The “Downsides to being seen as a man” post has received quite a bit more attention than I was expecting, most of it good.Â However, I feel like I may have failed to explain a few areas as well as I could have.Â One of the big ones has to do with male/man-only organisations.Â More than a few people have said that all non-women-only organisations are for men by default, something that I think needs to be looked at.
Yes, most organisations are run by men.Â However, there is a distinct difference between something be run by a man and something being for men.Â Just as there is sisterhood, there is brotherhood.Â Unfortunately, there are very few areas for men to experience brotherhood, particularly straight men.Â If you’re not big into frats and/or can’t get into a Masons lodge you’re left with religious organisations and maybe recreational sports teams (depending on whether or not your area has progressed to mixed-gender teams).Â What’s a straight, atheist, geek guy to do?Â Women have social organisations devoted solely to the experience of being a woman and how that brings them together.Â Men don’t.
What’s more, there’s often a certain amount of anger at the idea that men might need men-only groups.Â It’s as if people believe that the simple act of men getting together is going to cause a return to the 1950s.Â I first noticed this a few years ago when I was converting to Judaism, the (cis-woman, as far as I know) rabbi was openly hostile to the men who had been to an orthodox shul and said they enjoyed the male bonding experience.Â This same woman hosted women-only Torah studies and organised the yearly women-specific Shabbat service, but was less than thrilled when my synagogue at the time started up a men’s group.Â It makes absolutely no sense.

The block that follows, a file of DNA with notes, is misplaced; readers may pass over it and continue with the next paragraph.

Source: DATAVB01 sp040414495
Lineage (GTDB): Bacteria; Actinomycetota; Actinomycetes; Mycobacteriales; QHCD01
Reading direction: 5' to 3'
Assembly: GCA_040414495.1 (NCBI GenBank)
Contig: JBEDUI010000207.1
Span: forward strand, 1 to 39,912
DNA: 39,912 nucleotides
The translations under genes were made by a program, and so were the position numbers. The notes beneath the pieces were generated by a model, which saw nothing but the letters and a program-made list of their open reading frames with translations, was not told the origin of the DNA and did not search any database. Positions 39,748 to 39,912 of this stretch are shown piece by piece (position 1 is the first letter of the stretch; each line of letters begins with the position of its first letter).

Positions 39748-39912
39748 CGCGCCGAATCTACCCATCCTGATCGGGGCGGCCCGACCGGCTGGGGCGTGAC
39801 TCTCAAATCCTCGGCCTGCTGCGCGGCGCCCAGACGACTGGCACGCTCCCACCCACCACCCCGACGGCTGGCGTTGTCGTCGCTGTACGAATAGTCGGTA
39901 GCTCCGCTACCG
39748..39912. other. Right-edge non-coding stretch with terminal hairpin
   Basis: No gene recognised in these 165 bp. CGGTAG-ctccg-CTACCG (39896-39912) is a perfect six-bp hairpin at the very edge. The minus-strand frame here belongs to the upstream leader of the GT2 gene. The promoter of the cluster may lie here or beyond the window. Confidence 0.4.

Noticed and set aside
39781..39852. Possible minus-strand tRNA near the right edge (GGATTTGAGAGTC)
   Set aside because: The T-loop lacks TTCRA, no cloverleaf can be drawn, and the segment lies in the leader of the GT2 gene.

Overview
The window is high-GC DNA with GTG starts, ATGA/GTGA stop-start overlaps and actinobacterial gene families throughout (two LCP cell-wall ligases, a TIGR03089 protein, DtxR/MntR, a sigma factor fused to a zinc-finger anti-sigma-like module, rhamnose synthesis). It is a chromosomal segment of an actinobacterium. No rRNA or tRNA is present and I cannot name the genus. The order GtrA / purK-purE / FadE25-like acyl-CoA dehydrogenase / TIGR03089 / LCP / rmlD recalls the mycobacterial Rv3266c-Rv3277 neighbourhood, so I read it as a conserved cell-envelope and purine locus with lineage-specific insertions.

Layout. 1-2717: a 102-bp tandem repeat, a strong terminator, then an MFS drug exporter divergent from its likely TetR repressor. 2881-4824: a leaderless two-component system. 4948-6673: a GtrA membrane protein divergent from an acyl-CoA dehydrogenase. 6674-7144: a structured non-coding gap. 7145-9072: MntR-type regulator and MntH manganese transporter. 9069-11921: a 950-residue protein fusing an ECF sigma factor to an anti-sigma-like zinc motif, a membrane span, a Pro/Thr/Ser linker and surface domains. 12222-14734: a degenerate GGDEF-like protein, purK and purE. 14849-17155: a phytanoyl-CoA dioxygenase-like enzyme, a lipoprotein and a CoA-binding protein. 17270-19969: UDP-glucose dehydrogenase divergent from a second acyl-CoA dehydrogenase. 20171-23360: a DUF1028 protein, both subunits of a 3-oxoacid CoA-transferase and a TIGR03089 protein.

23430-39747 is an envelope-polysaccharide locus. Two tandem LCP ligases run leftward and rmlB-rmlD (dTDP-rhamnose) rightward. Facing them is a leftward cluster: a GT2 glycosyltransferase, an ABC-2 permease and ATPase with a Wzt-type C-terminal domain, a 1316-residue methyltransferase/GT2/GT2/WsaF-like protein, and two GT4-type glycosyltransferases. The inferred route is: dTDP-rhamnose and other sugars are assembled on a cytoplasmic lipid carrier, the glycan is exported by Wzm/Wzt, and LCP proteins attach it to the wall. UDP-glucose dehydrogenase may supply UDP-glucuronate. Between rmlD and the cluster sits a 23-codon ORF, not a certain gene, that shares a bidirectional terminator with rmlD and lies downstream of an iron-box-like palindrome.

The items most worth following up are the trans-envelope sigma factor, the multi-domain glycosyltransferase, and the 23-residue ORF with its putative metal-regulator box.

Now, I’m not saying there should be only men’s and women’s groups.Â I love my woman friends, I’m much closer to them than I am most of my guy friends (particularly the straight guys).Â However, there are times that it’s just nice to be with only guys.Â Trans, cis, gay, straight, bi, whatever.Â There’s just something a little different about not having women around.Â It can’t really be all that surprising to anyone, particularly women who love their women’s groups.
Even when there are groups of only gay guys, not having women around brings the stress levels down a bit.Â For all we try to act like men are insensitive animals who don’t care about anyone, most guys do change their behaviour around women.Â Sometimes it’s subconscious, often it’s an attempt to make sure the women in question are comfortable.Â Either way, having women around changes the dynamic.
Hell, let’s say none of that was true.Â Would it matter?Â Why can’t guys just want to hang out with guys?Â There’s nothing wrong with men and women having their separate spaces.Â There’s not even any reason we have to limit it to men and women, let’s also have bigender, agender, genderqueer, and whatever other gender variation we can come up with groups (along with the ‘everyone’ ones, obviously).Â As long as we all recognise that no group is inherently better than the other there’s nothing wrong with splitting up every now and then.